The second act opens with the swan theme, the scene a moonlit lakeside in the forest, with a ruined chapel to one side. Here the swans swim on the lake, led by a swan wearing a crown. Benno and the hunters come in, calling on Siegfried to follow.  The Prince, however, lingers alone, sees the swan and is about to shoot, but at this moment the ruins are revealed in a magic light. The swans disappear, and Odette, the Swan Princess, is seen in human form, asking the reason for Siegfried’s persecution. She tells of the spell put on her and her companions by the wicked magician Rothbart. Only between midnight and dawn is she free to resume human shape and the bewitchment can only be ended by marriage with a mortal who must love no other. He invites her to the ball to be given at the palace the following day, when he must choose a bride. Although this is impossible, Odette begs Siegfried to be faithful to her, since he is her only chance of salvation. An owl appears, the disguise of the sorcerer, overhearing their conversation, before flying away. There is a flight of swans and Odette asks the sorcerer to spare Siegfried, who now draws and then casts aside his cross-bow. Siegfried’s fellow-hunters hurry in, as the enchanted companions of Odette appear, and the Prince orders his friends not to harm the swans. Siegfried is re-assured by Odette. - The swans dance in gratitude,  and Siegfried and Odette dance together, - then all dance.  As day dawns, Odette and her companions return to the lake, again under Rothbart’s spell, as the sinister owl flies above them.
 The third act is set in the palace, where a ball is being given at which Prince Siegfried must choose the one who is to be his wife. The master of ceremonies gives orders to the servants, as the guests arrive, followed by the Prince and then the Princess, with their pages, attendants, and dwarves.  He gives a sign for the dances to begin. More guests arrive. The six candidates for the hand of the Prince are brought forward, and his mother asks him to make his choice. They are followed by an unknown couple, Rothbart and his daughter Odile, the latter in appearance identical with Odette, although dressed in black, not in white. Siegfried is struck by the resemblance. - Believing that it is Odette that has come to the palace, he dances with Odile in a demanding set of variations. After this the guests pay their respects in a series of national dances, with  a Hungarian czárdás,  a Spanish dance,  a Neapolitan dance,  and a mazurka, the divertissement expected by contemporary audiences.  To his mother’s approval, Siegfried declares that he will marry the daughter of the mysterious guest. He invites Odile to dance with him and kisses her hand. The Princess and Rothbart come forward and she declares Odile her son’s choice. Rothbart solemnly takes his daughter’s hand and places it in that of the Prince. At this moment Odette is seen at the window, and as Siegfried pledges his troth to Odile, a clap of thunder is heard. Rothbart and Odile disappear in triumph, while Siegfried falls senseless to the ground.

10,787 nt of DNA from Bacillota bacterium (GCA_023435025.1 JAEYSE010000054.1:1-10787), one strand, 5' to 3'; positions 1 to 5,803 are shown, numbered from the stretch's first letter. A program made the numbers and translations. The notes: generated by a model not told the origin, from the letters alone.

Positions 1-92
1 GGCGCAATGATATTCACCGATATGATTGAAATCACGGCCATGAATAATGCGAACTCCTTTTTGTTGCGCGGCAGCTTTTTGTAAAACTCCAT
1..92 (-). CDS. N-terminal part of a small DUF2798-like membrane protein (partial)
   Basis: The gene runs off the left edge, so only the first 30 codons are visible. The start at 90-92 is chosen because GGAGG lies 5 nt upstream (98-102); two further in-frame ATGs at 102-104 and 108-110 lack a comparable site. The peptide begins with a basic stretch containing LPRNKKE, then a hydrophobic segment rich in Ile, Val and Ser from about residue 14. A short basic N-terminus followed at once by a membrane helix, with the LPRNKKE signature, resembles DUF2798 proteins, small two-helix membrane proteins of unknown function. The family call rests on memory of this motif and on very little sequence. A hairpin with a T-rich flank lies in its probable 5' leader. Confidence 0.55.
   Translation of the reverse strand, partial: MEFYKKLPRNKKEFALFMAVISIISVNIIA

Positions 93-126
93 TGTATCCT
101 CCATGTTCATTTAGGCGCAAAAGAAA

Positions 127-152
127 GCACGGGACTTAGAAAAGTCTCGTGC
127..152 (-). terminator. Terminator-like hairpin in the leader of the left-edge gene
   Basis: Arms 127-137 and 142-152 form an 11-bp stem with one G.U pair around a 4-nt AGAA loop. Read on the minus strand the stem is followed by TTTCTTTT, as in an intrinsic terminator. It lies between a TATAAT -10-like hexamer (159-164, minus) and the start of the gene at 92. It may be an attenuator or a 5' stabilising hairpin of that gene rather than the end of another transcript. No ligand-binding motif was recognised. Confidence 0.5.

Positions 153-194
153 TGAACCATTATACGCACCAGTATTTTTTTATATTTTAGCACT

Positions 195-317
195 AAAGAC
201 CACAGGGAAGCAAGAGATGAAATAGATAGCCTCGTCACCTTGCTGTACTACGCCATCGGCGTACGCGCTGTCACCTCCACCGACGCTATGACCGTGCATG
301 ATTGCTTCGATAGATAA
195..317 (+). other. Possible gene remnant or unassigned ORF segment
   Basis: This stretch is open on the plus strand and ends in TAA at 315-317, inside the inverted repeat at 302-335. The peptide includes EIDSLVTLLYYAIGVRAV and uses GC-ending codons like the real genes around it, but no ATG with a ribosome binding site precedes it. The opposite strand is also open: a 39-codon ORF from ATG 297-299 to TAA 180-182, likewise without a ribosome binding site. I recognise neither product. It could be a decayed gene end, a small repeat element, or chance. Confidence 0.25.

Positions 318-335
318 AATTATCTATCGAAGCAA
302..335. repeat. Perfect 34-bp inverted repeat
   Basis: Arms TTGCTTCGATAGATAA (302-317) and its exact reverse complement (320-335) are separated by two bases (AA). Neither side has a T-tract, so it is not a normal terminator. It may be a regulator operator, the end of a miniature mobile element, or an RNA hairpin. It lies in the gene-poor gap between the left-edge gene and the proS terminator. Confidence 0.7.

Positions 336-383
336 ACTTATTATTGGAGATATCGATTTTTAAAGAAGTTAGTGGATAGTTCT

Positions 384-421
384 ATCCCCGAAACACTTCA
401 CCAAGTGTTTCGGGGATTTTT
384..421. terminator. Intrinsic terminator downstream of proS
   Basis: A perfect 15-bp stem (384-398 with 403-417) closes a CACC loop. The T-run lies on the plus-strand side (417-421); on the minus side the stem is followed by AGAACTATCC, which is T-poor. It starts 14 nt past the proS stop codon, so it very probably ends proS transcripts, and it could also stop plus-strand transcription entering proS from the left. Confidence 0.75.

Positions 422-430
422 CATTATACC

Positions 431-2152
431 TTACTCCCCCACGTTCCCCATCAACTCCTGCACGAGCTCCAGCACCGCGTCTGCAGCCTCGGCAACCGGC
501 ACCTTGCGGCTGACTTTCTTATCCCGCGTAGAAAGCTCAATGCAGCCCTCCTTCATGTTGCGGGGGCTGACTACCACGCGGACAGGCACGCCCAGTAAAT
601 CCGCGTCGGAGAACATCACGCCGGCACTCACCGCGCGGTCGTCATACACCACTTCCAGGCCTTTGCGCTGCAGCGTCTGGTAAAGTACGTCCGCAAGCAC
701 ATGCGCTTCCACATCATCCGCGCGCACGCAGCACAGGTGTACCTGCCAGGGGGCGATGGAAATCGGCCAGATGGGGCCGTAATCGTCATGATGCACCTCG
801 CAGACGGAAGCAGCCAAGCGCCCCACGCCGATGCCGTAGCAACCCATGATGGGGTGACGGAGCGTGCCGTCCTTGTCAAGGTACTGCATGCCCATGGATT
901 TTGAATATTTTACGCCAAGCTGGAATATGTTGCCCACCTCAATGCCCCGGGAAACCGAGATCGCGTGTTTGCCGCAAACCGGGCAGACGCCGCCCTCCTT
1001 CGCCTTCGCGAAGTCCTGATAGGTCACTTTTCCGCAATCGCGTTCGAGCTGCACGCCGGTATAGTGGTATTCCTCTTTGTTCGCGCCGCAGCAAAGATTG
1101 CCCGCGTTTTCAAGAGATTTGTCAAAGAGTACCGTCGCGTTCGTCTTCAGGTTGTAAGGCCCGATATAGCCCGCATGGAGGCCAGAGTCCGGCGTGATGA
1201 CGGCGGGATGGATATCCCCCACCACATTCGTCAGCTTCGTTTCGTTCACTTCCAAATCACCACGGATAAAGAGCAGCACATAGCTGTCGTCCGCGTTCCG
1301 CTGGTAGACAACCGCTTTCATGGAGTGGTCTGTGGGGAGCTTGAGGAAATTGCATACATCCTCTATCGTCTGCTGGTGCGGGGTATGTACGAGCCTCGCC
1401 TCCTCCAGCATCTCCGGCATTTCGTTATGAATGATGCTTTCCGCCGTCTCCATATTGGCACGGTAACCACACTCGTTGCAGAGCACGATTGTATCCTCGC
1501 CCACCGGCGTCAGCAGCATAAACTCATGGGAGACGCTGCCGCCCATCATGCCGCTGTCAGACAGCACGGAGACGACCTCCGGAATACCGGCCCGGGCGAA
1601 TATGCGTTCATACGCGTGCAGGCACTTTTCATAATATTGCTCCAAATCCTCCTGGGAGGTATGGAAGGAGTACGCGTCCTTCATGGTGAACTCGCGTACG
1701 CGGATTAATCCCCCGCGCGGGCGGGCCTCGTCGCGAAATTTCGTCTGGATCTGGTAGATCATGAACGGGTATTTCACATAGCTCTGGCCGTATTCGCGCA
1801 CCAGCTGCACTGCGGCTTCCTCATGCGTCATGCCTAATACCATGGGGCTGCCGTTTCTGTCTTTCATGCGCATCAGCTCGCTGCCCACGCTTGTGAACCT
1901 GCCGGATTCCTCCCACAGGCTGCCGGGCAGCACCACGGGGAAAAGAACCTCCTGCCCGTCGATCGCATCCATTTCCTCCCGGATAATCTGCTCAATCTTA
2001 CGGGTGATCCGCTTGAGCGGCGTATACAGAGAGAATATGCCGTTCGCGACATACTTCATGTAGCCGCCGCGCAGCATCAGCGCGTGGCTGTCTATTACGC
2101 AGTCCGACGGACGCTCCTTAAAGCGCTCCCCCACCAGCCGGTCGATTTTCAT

The fourth act opens at the lake-side.  The swan-maidens await their princess, wondering at her absence.  There is a dance of cygnets, instructed by their elders.  Odette runs in, telling her friends of her sorrow. They see Siegfried approaching and Odette tells him of her coming death, caused by his treachery. Rothbart calls up a storm to destroy the swan-maidens. ⁄Siegfried, disregarding his own life, struggles against the magician, breaks the spell and is united with Odette, now in human shape, seeking her forgiveness.